This year, PEFC’s Collaboration Fund has gone truly global, with the winning projects coming from all four corners of the world.
“It’s the first year in the Collaboration Fund’s five year history that we’ve had such well-developed proposals full of ambitious and innovative ideas come in from all around the world,” said Sarah Price, Head of Projects and Development at PEFC International, following the announcement of the winning projects at a PEFC members event in London.
“It is with great pleasure that we announce our 2015 support to projects in Portugal, Guiana Shield & Amazon, Indonesia and Ghana. Collectively the projects will support smallholder accessibility to PEFC certification, expand our global representation and deepen scientific understanding of carbon stocks in managed tropical forests,” Ms. Price concluded.
Supporting small- and community forest owners achieve certification has been a key goal of the Collaboration Fund since its conception in 2011. With two projects from different sides of the world, but both with small-forest owners at their core, chosen as grantees, this year is no different. In Europe, the Fund is helping Forestis, the Portuguese Forest Association, make certification more accessible to the many thousands of small-forest owners in the country. While in Indonesia, the Fund is supporting IFCC develop a community forest certification standard which will lay the way for local forest communities to achieve certification of their forests.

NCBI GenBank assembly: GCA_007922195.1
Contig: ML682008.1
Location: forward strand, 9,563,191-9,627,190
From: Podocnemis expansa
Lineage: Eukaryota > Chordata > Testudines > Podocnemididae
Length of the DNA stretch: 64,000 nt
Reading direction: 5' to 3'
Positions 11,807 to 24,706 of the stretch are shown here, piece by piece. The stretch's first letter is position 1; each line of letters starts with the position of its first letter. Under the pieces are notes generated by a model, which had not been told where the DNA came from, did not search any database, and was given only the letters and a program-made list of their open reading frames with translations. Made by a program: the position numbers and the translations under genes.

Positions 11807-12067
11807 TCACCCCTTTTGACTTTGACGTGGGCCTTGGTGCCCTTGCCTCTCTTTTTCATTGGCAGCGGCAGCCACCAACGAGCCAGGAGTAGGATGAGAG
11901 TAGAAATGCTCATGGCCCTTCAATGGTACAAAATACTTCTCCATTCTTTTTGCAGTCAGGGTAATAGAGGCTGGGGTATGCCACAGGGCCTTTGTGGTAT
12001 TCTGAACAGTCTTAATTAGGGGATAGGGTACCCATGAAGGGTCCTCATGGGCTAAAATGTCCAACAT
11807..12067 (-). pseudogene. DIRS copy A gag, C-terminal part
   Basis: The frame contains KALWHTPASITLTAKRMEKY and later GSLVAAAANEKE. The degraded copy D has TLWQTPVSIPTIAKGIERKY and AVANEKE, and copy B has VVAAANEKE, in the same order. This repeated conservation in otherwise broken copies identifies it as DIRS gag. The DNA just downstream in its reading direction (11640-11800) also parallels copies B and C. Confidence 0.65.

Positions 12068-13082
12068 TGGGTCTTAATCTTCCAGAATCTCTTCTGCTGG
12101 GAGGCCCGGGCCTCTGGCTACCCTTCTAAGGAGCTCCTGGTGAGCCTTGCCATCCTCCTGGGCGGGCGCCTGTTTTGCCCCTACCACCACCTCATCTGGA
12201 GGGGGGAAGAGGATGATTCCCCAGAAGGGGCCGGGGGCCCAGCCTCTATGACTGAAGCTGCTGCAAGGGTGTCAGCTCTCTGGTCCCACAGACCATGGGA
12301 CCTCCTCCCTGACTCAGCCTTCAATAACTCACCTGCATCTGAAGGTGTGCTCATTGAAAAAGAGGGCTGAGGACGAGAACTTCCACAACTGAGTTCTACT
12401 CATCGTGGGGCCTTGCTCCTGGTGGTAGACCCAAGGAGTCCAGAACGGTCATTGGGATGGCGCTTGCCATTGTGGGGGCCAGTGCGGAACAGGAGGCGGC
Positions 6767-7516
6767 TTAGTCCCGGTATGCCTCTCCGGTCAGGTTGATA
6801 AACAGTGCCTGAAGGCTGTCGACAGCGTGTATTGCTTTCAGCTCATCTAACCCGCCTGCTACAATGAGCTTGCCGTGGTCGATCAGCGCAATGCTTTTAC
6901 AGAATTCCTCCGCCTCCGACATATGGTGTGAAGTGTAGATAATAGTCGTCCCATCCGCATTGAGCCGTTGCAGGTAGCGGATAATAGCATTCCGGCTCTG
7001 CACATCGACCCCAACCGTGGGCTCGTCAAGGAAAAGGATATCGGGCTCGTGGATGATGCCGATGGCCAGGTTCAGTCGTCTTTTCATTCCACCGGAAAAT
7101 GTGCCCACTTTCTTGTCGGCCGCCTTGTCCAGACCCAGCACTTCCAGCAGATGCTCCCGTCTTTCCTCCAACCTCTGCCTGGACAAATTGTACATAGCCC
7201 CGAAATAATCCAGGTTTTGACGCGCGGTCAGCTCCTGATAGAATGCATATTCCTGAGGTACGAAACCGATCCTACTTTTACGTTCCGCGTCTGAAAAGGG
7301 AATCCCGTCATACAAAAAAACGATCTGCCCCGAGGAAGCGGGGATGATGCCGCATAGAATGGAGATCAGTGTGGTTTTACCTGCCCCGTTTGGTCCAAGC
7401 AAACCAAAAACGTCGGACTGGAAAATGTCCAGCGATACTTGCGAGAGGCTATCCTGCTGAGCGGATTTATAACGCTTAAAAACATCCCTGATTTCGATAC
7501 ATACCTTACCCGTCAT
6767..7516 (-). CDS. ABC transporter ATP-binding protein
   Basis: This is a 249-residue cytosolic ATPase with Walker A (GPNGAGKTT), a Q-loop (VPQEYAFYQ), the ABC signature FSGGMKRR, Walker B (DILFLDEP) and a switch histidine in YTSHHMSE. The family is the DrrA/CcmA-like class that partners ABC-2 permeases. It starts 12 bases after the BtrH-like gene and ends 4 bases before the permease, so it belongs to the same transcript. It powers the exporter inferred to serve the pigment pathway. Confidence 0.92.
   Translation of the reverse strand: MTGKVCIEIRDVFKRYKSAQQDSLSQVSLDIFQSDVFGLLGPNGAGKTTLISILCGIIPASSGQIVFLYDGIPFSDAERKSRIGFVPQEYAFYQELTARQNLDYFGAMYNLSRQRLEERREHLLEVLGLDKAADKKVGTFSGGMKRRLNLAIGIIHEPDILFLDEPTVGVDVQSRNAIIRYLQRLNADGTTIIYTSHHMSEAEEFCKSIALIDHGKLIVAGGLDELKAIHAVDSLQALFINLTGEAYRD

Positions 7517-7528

Following in the footsteps of previous projects in Macedonia, Montenegro and Bosnia and Herzegovina, this year we are supporting Ghana as the country moves towards a national forest certification system. While a Ghanaian national standard for sustainable forest management is already in place, the Fund will help the stakeholders to adapt the work they have done so far in order to move towards a national forest certification system ready for PEFC endorsement.
Making a change from the Fund’s more traditional projects, this year PEFC is also supporting a CIRAD led project to generate new knowledge on the long-term impacts of timber extraction on both carbon stocks and timber recovery in the humid tropics, with a particular focus on the Guiana Shield.